Scientists' showdown with soil moisture at the O.K. corral

August 02, 2004

Tombstone, Ariz., is a dusty place known for Wyatt Earp's famous 1881 "Shootout at the O.K. Corral." This year, from August 2 to 27, it will be known as the place where scientists from NASA, the U.S. Department of Agriculture (USDA), the National Oceanic and Atmospheric Administration (NOAA), and other institutions gather and study soil moisture to improve weather forecasts and the ability to interpret satellite data.

By identifying how much moisture is retained in soils, hydrologists will be able to determine how much more water can be absorbed, and thus better estimate the potential for flooding or how much water sinks into the water table. During July and August, the U.S. Southwestern monsoon season is characterized by a wind pattern shift that exerts a strong influence on precipitation and temperatures across the Western United States, Mexico and adjacent ocean areas. This change in winds over the region creates many rainy days and heavy rainfall, which are ideal conditions for studying soil moisture.

The study, called the Soil Moisture Experiment 2004, or SMEX04, will use ground teams, airplanes and NASA satellites and instruments to measure soil moisture in Tombstone, Ariz., and Sonora, Mexico, where water supplies are critical. Researchers from NASA, USDA, NOAA, Sonora Research Institute and more than a dozen universities will be on the ground and in the air with advanced technology to get a better read on soil moisture. SMEX scientists also want to know what atmospheric conditions create long-lasting rainfalls over a large area. By knowing which factors create large or small rainfall, hydrologists can provide better forecasts and know how much water will be available to people.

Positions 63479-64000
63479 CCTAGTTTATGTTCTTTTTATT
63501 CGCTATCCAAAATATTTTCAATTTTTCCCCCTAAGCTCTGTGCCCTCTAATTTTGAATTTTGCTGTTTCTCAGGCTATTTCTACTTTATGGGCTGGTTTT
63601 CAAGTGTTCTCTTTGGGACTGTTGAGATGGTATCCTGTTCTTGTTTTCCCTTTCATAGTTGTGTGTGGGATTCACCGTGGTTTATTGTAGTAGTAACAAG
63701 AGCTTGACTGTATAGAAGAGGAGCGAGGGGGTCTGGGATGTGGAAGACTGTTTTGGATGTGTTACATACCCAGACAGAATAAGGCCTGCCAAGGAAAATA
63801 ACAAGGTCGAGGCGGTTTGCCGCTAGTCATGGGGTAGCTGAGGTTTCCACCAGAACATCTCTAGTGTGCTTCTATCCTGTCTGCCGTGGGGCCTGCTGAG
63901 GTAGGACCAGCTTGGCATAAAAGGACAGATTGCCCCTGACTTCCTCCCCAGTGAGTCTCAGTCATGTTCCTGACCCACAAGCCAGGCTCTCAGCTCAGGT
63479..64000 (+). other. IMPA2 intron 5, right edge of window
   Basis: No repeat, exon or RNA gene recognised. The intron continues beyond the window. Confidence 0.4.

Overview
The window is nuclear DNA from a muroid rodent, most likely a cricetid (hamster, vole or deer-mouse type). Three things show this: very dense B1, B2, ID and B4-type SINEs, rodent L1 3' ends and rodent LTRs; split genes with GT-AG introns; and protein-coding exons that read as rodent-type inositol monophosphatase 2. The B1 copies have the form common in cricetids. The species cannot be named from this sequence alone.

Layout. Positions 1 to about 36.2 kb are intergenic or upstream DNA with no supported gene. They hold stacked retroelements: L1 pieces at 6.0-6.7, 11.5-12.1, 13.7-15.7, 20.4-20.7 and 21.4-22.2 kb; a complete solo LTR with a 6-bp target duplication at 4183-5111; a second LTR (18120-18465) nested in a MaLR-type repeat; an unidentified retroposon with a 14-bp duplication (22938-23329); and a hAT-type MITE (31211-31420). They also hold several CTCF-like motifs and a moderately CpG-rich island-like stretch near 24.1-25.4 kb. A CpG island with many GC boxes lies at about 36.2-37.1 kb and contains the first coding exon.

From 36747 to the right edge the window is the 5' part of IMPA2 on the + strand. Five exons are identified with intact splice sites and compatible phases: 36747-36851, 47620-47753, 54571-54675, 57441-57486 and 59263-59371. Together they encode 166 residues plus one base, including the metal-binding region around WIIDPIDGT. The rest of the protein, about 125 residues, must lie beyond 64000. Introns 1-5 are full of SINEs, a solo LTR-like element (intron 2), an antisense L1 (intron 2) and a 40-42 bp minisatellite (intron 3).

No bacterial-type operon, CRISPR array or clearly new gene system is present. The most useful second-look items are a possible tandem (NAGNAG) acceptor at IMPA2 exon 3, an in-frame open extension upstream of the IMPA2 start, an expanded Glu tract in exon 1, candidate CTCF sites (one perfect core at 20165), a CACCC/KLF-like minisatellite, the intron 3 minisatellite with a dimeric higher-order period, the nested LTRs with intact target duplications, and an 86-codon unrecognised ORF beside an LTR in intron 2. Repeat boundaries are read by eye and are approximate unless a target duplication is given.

"The Western U.S. relies on water from the Southwestern monsoon system to fill its aquifers. Accurate measurements of soil moisture will assist in better water supply forecasts associated with the monsoon in the water-scarce western U.S," said Tom Jackson, USDA Agricultural Research Service hydrologist and lead for SMEX.

From space, NASA's Aqua, Terra and QuikScat satellites will provide various measurements. Aqua's Advanced Microwave Scanning Radiometer (AMSR-E) instrument will measure soil moisture; Terra's Moderate Resolution Spectroradiometer (MODIS) will provide vegetation status; and Terra's Advanced Spaceborne Thermal Emission and Reflection Radiometer (ASTER) will measure the surface temperature. The SeaWinds instrument on the QuikScat satellite will observe the monsoon winds that bring in the moisture from the Pacific Ocean to the U.S. Southwest.

Closer to Earth, microwave radiometers on the Naval Research Laboratory P-3 aircraft and the Airborne Visible/Infrared Imaging Spectrometer (AVIRIS) on NASA's ER-2 high-altitude aircraft will fly over the areas to measure soil moisture. AVIRIS will also help test new methods for remotely sensing water content in plants. Meanwhile, ground instruments will measure the temperature and percentage of moisture in soils from 2 to 40 inches deep. The satellite, airplane and ground data will be compared.

The SMEX04 mission adds to two prior SMEX experiments in 2002 and 2003, and is part of the larger North American Monsoon Experiment (NAME), led by NOAA, which is dedicated to understanding how the Southwestern U.S. monsoon season works. Monsoons need to be accurately understood and predicted by weather and climate models, because their influence on seasonal weather, including floods and droughts, can significantly disrupt regional economies and populations.